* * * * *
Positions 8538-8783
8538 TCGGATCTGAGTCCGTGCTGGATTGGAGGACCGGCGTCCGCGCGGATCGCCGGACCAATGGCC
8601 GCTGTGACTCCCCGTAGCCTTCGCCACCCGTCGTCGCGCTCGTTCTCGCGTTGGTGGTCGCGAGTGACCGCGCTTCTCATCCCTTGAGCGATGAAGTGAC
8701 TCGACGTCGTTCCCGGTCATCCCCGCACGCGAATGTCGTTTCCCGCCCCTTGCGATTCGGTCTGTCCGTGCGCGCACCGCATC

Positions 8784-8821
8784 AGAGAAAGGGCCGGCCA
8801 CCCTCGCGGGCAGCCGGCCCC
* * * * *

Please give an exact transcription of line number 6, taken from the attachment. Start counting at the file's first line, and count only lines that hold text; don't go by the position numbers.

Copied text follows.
8784 AGAGAAAGGGCCGGCCA